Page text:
Whither The Course Of Empire?


Whatever the age of the rest of the world, America was in its glorious youth in the 1830s. After two generations of successful self-government and rising prosperity, it was prepared to tell the world that it held the key to the future. “We are pioneers of the world,” Herman Melville declared in a moment of unrestrained optimism. “God has predestined, mankind expects, great things from our race; and great things we feel in our souls. The most of the nations must soon be in our rear. We are … the advance guard, sent on through the wilderness of untried things, to break a path in the New World that is ours.” And to Melville, as to a multitude of others—Europeans as well as Americans—the national virtue which would make all things possible was a lavish gift of Nature. In the works of the landscape painters, the poems of Bryant, the novels of Cooper, and the exhortations of politicians, the very spirit of America was identified with its majestic wilderness preserves; at least with its diminishing remains where, as Hawthorne wrote, “the damned shadow of Europe” had not yet settled.

Emerson was the prophet of this romantic generation. His essay spoke quietly and wisely of those truths that seemed fundamental to the time. He opened a perspective wider and deeper than was visible to the chauvinists of the day; he was concerned with the large problems of human nature and of human destiny in general. And in Nature, he reminded the world, man finds all he knows and all he needs to know, a pronouncement with which Wordsworth, Goethe, and leading romanticists were in sympathy.

But in America Nature was not only a picturesque retreat for the romantic imagination, as we might say it was for Goethe and Wordsworth; it was also a stubborn, wild fact that had to be contended with on a continental scale. It was something that had to be reconciled, not with the hoary past of man, but with his illimitable future. By the eighteenth century, according to one foreign visitor, the American had developed an “unconquerable aversion” to the trees of the unending dark forest that hemmed him in at every turn; he cut all away before him without mercywith positive delight, in fact. It was a practice that continued to horrify English visitors, particularly, until well into the nineteenth century. But Europe had not known forests on such a scale for countless centuries. To travel for days on end through a thick gloom among trees a hundred feet high was oppressing beyond the imagination of people who had not experienced it. To let in the sun was the necessary beginning of the pioneer’s corn patch. And the course of empire was westward, in spite of the trees.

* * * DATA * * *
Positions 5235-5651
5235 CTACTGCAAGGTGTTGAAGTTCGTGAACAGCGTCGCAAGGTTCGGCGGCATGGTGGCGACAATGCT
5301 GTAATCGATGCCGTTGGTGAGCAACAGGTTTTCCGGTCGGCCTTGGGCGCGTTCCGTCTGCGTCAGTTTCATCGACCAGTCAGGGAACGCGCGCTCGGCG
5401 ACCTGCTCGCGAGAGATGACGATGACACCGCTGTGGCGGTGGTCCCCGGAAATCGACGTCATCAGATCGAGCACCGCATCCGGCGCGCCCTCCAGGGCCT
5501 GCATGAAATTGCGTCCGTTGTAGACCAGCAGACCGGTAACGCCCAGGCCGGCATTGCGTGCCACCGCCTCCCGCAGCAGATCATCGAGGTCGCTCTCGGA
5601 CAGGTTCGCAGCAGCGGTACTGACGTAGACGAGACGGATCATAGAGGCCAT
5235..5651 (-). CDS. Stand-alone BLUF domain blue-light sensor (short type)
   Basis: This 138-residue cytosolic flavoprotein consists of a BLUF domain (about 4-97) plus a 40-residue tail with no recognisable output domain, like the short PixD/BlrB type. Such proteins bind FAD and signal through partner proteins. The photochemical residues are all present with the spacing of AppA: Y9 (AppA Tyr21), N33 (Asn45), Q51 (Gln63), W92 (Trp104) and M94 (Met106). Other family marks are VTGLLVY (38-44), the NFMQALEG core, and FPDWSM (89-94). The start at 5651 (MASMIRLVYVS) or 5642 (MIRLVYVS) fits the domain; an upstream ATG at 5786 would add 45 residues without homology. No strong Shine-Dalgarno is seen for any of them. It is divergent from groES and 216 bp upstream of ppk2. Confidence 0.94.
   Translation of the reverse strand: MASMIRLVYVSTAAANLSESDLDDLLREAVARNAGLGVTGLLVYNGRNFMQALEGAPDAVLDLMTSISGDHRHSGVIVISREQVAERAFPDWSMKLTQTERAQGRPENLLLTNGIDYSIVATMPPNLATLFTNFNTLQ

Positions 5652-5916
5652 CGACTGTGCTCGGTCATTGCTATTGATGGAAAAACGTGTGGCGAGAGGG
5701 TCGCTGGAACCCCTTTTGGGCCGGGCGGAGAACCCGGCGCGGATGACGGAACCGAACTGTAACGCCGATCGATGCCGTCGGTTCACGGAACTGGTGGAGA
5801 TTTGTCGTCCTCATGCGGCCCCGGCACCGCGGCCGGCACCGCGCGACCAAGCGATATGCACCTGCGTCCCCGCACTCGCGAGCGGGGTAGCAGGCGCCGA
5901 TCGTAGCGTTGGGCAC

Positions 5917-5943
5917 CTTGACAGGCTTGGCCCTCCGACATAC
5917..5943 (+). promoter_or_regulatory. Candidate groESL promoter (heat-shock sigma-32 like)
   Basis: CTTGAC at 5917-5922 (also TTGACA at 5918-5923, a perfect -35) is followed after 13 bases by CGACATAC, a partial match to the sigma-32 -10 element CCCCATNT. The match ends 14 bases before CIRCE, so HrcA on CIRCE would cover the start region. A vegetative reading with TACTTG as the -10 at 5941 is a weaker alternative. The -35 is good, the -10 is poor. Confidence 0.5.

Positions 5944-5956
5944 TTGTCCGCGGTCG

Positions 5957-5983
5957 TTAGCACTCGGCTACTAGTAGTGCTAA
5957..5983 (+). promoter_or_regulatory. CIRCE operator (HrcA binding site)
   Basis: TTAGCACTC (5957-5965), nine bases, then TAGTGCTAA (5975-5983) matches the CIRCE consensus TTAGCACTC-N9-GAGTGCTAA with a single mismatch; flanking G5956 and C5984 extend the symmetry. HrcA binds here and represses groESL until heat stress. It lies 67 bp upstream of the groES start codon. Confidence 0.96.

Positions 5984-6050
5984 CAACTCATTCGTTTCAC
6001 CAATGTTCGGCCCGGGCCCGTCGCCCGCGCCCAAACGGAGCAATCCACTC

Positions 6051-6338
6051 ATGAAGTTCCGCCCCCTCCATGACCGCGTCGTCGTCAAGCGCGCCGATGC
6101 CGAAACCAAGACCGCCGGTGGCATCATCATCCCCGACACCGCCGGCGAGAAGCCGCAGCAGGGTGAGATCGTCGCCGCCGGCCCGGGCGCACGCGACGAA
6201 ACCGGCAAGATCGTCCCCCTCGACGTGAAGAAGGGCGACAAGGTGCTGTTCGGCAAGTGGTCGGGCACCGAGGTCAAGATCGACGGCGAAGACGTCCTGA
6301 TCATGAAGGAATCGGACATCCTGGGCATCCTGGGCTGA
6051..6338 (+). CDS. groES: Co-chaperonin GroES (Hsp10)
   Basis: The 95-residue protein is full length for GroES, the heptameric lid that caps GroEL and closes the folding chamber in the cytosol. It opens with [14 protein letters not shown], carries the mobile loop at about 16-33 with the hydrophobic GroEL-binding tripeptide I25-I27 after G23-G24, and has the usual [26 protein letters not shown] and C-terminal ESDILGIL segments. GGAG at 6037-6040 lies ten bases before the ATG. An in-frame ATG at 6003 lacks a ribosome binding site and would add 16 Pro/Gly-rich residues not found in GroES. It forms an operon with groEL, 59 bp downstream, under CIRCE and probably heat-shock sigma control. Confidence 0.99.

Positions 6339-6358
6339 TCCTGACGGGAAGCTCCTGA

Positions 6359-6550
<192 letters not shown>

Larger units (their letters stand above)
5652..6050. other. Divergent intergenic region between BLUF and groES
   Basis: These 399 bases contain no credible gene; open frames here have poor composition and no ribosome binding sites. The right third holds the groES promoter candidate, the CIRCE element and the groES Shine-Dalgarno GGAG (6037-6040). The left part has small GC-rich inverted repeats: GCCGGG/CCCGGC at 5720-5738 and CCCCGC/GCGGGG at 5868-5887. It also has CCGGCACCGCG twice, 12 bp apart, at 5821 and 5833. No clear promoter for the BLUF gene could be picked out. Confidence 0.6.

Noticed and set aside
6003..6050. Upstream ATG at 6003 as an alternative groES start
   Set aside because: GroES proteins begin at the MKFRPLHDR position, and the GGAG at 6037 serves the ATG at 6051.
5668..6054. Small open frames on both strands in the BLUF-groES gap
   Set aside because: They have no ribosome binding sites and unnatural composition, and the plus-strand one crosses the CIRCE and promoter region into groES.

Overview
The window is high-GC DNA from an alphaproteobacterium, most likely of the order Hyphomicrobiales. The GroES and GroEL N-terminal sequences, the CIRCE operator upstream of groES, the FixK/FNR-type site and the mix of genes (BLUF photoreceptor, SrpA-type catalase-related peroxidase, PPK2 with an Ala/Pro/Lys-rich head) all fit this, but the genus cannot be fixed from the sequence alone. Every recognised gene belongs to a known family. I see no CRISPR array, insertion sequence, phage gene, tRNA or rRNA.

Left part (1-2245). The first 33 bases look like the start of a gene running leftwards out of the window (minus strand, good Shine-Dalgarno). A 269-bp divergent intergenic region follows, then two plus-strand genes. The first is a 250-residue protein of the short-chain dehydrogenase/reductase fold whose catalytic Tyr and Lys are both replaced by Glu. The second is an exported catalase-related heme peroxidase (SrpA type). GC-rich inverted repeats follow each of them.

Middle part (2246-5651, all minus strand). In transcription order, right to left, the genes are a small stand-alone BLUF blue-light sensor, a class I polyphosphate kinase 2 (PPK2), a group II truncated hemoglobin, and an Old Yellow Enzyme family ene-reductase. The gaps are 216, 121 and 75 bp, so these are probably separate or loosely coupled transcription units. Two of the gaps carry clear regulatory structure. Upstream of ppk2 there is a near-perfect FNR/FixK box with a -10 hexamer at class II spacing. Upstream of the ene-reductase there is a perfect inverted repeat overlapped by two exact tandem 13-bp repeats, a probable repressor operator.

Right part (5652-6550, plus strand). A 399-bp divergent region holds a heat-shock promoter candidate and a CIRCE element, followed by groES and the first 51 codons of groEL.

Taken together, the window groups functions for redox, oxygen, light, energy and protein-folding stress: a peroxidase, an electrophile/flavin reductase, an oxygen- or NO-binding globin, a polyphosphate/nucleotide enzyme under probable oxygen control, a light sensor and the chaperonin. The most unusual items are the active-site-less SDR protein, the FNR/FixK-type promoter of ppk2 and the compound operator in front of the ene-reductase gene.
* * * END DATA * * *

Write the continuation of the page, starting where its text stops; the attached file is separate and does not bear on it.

So, while Cole, Bryant, and Cooper courted the Muse of Nature their industrious countrymen persisted in raping the wilderness with lusty abandon. “They are cutting down all the trees in the beautiful valley on which I have looked so often with a loving eye,” Cole wrote his patron; "… maledictions on all our dollar-goaded utilitarians.” The woods along the Hudson were beginning to seem just as perishable as the cliffs and walls at Volterra. And far beyond the reach of his eye—all the way now to Oregon and California—the empire builders were rearing an unsightly superstructure on the face of the virgin earth. Never before in history was the nature of such a large part of the world so radically and rapidly transformed by human industry as it was to be in America. The proud boasts of the continent’s conquerors were issued in the same breath with the hymns to Nature; sometimes, with touching irony, out of the same mouth.

“Yankee enterprise has little sympathy with the picturesque,” warned one reviewer in 1847, “and it behooves our artists to rescue from its grasp the little that is left, before it is forever too late.” Years earlier Audubon had felt that bitter urgency as he noted the inexorable thrust of civilization into the forested homes of his beloved birds. No one, he realized, would ever again be able to see the birds of America as he had seen them and drawn them—and, more than once, slaughtered them beyond all need.

In all this there was a conflict of principle that tore at the conscience of Cole’s and Emerson’s generation. America’s Manifest Destiny was, as the Democratic Review defined it in coining the phrase, “to overspread the continent allotted by Providence for the free development of our yearly multiplying millions.” This was part of our national mission, acclaimed by patriotic fervor and supported by scriptural authority. One could invoke the ancient distinctions between nature and grace avowed in the Calvinist theology of the Yankee Puritans. To equate the mastery of Nature with the mastery of destiny was a simple operation for the vaunters of progressive democracy.

But the older orthodoxies of religion and the newer orthodoxies of democracy were alike confounded by the romantic veneration of Nature. One could, after all, learn more of mortal evil and of good in one impulse from a vernal wood than from the prescribed authorities, as Wordsworth so sweetly argued; the world of man is too much with us for the good of our immortal souls. It is in Nature, as Emerson reflected, that our spirits will find their true emancipation.